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Flicks With Nicki – Family, Feminism, and Fun in F9

Decatur Flicks With Nicki

Flicks With Nicki – Family, Feminism, and Fun in F9

Nicki Salcedo. Photo by Dean Hesse.

Very Brief Movie Reviews: Fast and Furious 1-8 https://decaturish.com/2019/07/flicks-with-nicki/

I pride myself in being like a Vulcan. I like logic. When I think about what makes a good story, I think of character depth and relatable plot lines. I’m a person of reason, and yet I burst into tears during the opening scene of “Fast & Furious 9.”

It starts with a flashback to a story we first heard in “The Fast and The Furious” from 2001. Nine movies and 20 years later, we see the defining moment from the life of Dominic Toretto (Vin Diesel). In this installment, Dominic is pitted against his brother Jakob (John Cena) who steals a super weapon for a group of bad guys including Cipher (Charlize Theron).

The world is in peril. Dom assembles his team. His team is his family. Letty (Michelle Rodriguez), Roman (Tyrese Gibson), Tej (Chris “Ludacris” Bridges), Ramsey (Nathalie Emmanuel), and Dom’s sister Mia (Jordana Brewster). Off screen, Brian is still a part of the story, so the ghost of Paul Walker is ever-present.

Dom grew up as a poor kid in Los Angeles. He starts out as a street racer and petty criminal. He moves on to busting cartels in Mexico and taking out a crime lord in Brazil. He eventually travels to Europe, the Middle East, and Russia as a government agent. The movies are filled with one-liners, fast cars, explosions, and a scene where the hero must fight off a dozen goons all at once. There are cameos and call-backs to all the previous movies. Some of the villains will die. Some will become good. Others will get away. But our heroes triumph.

There are days when you want reality. There are days when you want ridiculous characters and unbelievable plot lines. They may be laughable, but I adore these movies. If you haven’t been watching, go ahead and take a leap of faith.

Why am I crying over a guy who drives off a cliff as a part of his regular commute to work?


“I don’t have friends. I have family.” But it’s more than that. “The Fast Saga” has consistently shown male leads with healthy friendships, a focus on family, and men confident in their roles as fathers. Dominic and Brian are portrayed as faithful to their wives. Action movie alpha heroes are known for one-night stands and with an aversion to domestic life. Not so in this series. Even back in the first movie of the series, Brian is the one willing to wash dishes with Mia when the others mocked him for it. This is a movie about street racers, and there is less male fragility than you would expect.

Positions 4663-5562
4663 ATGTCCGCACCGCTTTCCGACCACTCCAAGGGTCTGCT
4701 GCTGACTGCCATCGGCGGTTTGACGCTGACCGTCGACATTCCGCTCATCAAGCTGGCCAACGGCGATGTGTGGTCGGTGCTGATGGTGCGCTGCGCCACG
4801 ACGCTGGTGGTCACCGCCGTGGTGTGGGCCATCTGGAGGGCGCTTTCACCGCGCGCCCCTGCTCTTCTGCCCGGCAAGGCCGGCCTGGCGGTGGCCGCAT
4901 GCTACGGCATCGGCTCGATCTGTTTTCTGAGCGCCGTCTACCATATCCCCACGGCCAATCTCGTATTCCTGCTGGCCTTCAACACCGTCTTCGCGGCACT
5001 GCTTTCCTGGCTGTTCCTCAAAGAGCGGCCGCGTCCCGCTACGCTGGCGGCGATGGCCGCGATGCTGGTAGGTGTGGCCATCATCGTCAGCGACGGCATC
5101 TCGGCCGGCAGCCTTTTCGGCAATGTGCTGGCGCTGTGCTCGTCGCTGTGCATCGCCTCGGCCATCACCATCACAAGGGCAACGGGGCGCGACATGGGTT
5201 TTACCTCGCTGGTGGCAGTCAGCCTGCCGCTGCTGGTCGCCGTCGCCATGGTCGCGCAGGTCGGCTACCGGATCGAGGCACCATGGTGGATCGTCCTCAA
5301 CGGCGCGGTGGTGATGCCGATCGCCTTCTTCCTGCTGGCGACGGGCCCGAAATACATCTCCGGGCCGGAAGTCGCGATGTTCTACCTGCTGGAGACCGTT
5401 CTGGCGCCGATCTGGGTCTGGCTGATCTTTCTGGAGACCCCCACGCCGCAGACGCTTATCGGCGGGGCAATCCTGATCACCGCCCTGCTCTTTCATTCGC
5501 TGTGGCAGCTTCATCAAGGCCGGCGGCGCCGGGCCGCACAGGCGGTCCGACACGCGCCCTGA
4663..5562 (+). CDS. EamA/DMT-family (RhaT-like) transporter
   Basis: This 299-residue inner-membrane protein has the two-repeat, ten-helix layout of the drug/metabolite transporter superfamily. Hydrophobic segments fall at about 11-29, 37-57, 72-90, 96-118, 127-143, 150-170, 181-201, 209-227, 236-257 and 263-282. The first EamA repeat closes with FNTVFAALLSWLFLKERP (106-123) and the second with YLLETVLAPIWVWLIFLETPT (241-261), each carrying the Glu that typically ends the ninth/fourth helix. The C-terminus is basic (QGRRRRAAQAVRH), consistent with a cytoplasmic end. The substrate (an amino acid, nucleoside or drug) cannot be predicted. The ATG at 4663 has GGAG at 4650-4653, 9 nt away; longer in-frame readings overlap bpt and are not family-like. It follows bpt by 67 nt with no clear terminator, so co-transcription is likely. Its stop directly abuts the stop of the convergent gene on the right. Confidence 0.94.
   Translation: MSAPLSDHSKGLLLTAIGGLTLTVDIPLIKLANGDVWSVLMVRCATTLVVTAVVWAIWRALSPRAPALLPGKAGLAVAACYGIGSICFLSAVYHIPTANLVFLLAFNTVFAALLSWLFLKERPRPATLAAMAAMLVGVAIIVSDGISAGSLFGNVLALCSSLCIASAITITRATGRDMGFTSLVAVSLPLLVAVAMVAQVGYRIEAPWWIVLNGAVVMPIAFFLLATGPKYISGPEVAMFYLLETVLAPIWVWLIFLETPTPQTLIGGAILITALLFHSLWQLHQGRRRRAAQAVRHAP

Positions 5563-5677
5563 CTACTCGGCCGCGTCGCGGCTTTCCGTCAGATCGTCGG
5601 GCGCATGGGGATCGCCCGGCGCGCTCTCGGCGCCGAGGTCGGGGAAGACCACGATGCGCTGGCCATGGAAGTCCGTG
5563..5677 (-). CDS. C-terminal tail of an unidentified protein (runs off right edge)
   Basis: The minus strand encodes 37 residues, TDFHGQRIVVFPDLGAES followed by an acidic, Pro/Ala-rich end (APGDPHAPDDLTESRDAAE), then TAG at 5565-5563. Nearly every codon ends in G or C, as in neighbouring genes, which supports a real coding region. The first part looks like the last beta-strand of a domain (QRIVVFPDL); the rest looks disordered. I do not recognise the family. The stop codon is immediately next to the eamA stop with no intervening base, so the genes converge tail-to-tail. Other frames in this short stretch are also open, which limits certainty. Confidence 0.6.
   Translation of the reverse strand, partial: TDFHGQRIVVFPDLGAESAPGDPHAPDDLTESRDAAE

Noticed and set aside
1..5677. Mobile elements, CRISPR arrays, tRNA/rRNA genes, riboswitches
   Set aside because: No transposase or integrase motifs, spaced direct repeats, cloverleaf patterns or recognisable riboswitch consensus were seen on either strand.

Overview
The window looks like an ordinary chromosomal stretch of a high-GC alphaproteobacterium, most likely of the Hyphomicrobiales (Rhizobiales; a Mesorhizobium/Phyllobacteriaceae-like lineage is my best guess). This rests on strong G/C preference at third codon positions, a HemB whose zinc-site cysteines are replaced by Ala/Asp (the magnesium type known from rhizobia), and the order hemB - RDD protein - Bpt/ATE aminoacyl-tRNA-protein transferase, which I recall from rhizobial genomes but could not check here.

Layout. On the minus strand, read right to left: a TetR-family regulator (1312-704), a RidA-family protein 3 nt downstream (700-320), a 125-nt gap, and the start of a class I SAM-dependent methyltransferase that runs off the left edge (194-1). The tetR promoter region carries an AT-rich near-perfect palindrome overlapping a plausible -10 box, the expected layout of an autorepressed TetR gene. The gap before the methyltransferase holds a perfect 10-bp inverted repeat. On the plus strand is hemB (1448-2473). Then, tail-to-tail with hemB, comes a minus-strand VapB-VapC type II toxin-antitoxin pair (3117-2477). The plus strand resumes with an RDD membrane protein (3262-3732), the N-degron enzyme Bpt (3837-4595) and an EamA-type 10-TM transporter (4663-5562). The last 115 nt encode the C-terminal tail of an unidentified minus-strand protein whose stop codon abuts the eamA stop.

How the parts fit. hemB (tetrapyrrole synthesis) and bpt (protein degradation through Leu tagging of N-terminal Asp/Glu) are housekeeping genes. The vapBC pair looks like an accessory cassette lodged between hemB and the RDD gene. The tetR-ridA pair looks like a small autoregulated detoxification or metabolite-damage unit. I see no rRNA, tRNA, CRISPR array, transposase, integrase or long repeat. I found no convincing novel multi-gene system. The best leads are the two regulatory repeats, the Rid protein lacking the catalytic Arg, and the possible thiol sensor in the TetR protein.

The series contains many important women. Remember Suki? Monica? The women love and respect each other. The women are equal in the missions. Women of all ages are strong and sexy. In “F9,” we learn that Ramsey doesn’t know how to drive. She ends up stealing a truck. When she catches up with the men, they don’t take the wheel from her. They don’t mansplain how to drive. They hop into the truck, and she continues to drive terribly and slowly. This is a movie about driving fast cars, but the team trusts her.


I enjoy watching a high speed heist. I like dudes in white tank tops. I like the moments when the laws of physics and science no longer matter. We’ve seen the team race against trucks, trains, boats, submarines, and airplanes. “F9” moves well past ludicrous into farcical. There is an attempt to break the fourth wall with the audience and admit their feats of strength and speed are absurd. We don’t need this. Vince harpooned himself to a speeding semi-trailer in the first movie. The stories started out absurd twenty year ago.

In the world of regular movies, “F9” is Grade C. Even though I loved it, it isn’t a great movie. The franchise doesn’t know how to top itself. But in the world of “The Fast Saga,” it’s a solid addition to the core story. This movie filled me with happiness. When my family got home, we started watching the first “The Fast and the Furious” again. I took that as a positive sign, because we needed to step into that world one more time. Surprising amounts of family, feminism, and fun. I may have gotten teary at the end too. My son will be fourteen this summer. His only comment after the movie was, “Maybe next time they’ll use their cars to time travel.” I hope so. Grade B.

Nicki Salcedo is a Decatur resident and Atlanta native. She is a novelist, blogger, and a working mom.

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